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Mobile application security vulnerability report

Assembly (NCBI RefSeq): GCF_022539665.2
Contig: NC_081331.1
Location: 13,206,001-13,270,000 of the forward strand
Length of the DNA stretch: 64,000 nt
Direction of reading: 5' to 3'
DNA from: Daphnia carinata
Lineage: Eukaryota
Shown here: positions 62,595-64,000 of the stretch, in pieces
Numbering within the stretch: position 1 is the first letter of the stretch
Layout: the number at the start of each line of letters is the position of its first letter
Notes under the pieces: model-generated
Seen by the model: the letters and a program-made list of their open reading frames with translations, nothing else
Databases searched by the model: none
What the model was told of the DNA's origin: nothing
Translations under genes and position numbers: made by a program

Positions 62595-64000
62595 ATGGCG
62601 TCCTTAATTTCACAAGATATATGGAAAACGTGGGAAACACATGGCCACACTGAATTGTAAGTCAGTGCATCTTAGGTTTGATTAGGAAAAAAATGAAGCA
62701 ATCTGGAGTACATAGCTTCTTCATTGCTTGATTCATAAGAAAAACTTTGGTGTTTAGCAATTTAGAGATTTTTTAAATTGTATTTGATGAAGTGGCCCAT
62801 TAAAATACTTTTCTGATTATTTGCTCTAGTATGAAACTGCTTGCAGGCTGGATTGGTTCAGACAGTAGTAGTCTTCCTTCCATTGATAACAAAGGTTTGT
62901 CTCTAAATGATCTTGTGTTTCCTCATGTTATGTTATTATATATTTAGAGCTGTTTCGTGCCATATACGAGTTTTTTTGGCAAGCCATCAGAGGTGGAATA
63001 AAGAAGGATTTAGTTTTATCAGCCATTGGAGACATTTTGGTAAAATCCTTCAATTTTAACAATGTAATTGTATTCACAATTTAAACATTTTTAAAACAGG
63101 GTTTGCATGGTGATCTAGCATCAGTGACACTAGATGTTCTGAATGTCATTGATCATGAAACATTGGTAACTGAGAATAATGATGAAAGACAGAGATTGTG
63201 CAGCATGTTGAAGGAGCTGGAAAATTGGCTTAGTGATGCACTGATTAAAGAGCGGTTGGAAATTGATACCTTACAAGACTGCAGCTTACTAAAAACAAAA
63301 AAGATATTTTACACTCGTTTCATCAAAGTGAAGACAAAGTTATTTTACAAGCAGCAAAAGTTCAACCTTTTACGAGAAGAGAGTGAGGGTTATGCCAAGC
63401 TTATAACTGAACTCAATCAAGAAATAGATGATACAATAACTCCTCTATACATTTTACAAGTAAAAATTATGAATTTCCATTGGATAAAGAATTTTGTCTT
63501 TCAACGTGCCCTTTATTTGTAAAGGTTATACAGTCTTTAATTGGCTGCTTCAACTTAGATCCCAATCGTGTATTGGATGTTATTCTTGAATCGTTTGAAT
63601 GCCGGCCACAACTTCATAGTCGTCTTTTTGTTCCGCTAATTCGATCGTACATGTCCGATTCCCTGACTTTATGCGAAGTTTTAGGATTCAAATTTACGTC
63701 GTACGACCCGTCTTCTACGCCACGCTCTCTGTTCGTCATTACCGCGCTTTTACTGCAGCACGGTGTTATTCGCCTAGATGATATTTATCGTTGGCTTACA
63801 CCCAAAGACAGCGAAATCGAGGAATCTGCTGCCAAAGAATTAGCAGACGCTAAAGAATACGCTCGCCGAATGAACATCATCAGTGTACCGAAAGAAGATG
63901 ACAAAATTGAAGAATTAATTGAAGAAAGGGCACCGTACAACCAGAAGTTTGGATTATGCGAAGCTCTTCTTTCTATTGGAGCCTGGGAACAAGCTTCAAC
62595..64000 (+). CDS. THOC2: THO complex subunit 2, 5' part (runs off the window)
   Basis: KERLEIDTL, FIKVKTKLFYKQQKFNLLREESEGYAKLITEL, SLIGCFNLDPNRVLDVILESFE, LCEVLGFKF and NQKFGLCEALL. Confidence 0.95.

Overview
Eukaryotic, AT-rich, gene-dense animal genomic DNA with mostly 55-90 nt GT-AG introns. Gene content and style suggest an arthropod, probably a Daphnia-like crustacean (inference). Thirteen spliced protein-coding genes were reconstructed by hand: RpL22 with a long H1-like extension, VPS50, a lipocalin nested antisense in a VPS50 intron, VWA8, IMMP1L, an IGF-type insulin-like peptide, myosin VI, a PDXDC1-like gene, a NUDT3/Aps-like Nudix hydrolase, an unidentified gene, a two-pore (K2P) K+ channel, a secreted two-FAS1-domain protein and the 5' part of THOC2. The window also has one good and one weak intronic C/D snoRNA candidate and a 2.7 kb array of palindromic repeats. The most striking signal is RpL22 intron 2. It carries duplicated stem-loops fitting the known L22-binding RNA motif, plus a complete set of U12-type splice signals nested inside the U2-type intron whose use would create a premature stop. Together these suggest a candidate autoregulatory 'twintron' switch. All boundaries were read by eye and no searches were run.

The head of AMD's investor relations made a statement yesterday about Microsoft not using its technology in its sort of up-and-coming X-Box. Thanks to AMD Zone and Ace's Hardware for pointing us to this post on Silicon Investor and to some other useful information. Toni Beckham, from AMD Investor Relations, said: "Microsoft will NOT use AMD processors for its XBox product. Although we are always looking for opportunities for a closer relationship with Microsoft, AMD was not prepared to give the processors away to gain the XBox business. "Although it might have been desirable incremental business, participating in that market is contrary to our strategic goal of gaining market share in the high-end of the PC market where we can achieve higher margins with the industry's complete line of high-performance PC processors. This development does not change AMD's expectation of reaching $1 billion revenue in each quarter of this year, nor does it change our goal of reaching 30% unit market share by the end of 2001." This, of course, implies that, as we suggested yesterday, there were some frantic negotiations earlier in the week which left AMD and its Athlon out in the cold. And, for sure, once Intel gets its yields right, it will certainly have plenty of spare Coppermines lying around doing not very much. Others are suggesting that the earlier spat between Intel and Corel this week was part of some quid pro quo between Chipzilla and the Great Satan of Software. Ah, the geopolitics of IT. Ace's Hardware, meanwhile, is suggesting that Intel is sacrificing some of its yields in order to get higher grade processors out of the door. The Web site suggests that Intel may have sacrified some of their .18 micron fabrication facilities to produce higher performing 1GHz chips, in the process sacrificing output of the lower grades. Getting confirmation of that type of information from Intel is, we suggest, as close to impossible as you can get. The same site now suggests that Intel's 866MHz and 850MHz Pentium IIIs have now been put on some kind of back burner until the 20th of March, delayed from the 27th of February last, as reported here at the time. If Intel is really playing some kind of weird 1GHz yield game, it is going to make a whole heap of its customers even more unhappy than they already are. ® See also Intel snatches X-Box business, eats AMD's lunch X-Box unleashed: MS snubs PC OEMs, dumps AMD Athlon Analysis: Intel Europe "centralised puppet on a string"

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